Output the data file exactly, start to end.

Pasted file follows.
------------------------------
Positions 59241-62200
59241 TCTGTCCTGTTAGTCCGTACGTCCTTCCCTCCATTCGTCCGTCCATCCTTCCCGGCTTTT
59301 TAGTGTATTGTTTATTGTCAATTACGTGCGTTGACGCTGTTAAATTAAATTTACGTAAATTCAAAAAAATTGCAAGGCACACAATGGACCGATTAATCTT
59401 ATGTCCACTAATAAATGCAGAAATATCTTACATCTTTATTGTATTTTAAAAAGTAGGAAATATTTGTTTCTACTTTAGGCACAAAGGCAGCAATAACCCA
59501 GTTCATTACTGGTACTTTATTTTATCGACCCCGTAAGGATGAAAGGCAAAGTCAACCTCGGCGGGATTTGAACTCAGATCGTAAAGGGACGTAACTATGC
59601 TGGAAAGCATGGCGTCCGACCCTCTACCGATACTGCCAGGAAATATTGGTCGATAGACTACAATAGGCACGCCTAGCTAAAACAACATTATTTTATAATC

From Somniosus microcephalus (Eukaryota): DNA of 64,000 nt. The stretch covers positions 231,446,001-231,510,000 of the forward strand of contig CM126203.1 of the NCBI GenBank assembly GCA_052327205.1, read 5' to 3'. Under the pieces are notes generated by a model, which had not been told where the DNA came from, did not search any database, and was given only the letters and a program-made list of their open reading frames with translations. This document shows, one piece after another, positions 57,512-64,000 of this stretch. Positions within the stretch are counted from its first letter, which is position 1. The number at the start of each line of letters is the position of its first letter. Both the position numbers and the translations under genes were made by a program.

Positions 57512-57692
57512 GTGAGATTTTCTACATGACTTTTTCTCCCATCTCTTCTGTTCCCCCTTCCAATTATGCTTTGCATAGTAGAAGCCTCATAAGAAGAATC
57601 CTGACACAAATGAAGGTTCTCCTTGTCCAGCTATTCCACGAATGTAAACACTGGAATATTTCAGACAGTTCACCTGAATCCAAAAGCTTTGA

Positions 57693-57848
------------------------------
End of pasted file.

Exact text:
Positions 59241-62200
59241 TCTGTCCTGTTAGTCCGTACGTCCTTCCCTCCATTCGTCCGTCCATCCTTCCCGGCTTTT
59301 TAGTGTATTGTTTATTGTCAATTACGTGCGTTGACGCTGTTAAATTAAATTTACGTAAATTCAAAAAAATTGCAAGGCACACAATGGACCGATTAATCTT
59401 ATGTCCACTAATAAATGCAGAAATATCTTACATCTTTATTGTATTTTAAAAAGTAGGAAATATTTGTTTCTACTTTAGGCACAAAGGCAGCAATAACCCA
59501 GTTCATTACTGGTACTTTATTTTATCGACCCCGTAAGGATGAAAGGCAAAGTCAACCTCGGCGGGATTTGAACTCAGATCGTAAAGGGACGTAACTATGC
59601 TGGAAAGCATGGCGTCCGACCCTCTACCGATACTGCCAGGAAATATTGGTCGATAGACTACAATAGGCACGCCTAGCTAAAACAACATTATTTTATAATC

From Somniosus microcephalus (Eukaryota): DNA of 64,000 nt. The stretch covers positions 231,446,001-231,510,000 of the forward strand of contig CM126203.1 of the NCBI GenBank assembly GCA_052327205.1, read 5' to 3'. Under the pieces are notes generated by a model, which had not been told where the DNA came from, did not search any database, and was given only the letters and a program-made list of their open reading frames with translations. This document shows, one piece after another, positions 57,512-64,000 of this stretch. Positions within the stretch are counted from its first letter, which is position 1. The number at the start of each line of letters is the position of its first letter. Both the position numbers and the translations under genes were made by a program.

Positions 57512-57692
57512 GTGAGATTTTCTACATGACTTTTTCTCCCATCTCTTCTGTTCCCCCTTCCAATTATGCTTTGCATAGTAGAAGCCTCATAAGAAGAATC
57601 CTGACACAAATGAAGGTTCTCCTTGTCCAGCTATTCCACGAATGTAAACACTGGAATATTTCAGACAGTTCACCTGAATCCAAAAGCTTTGA

Positions 57693-57848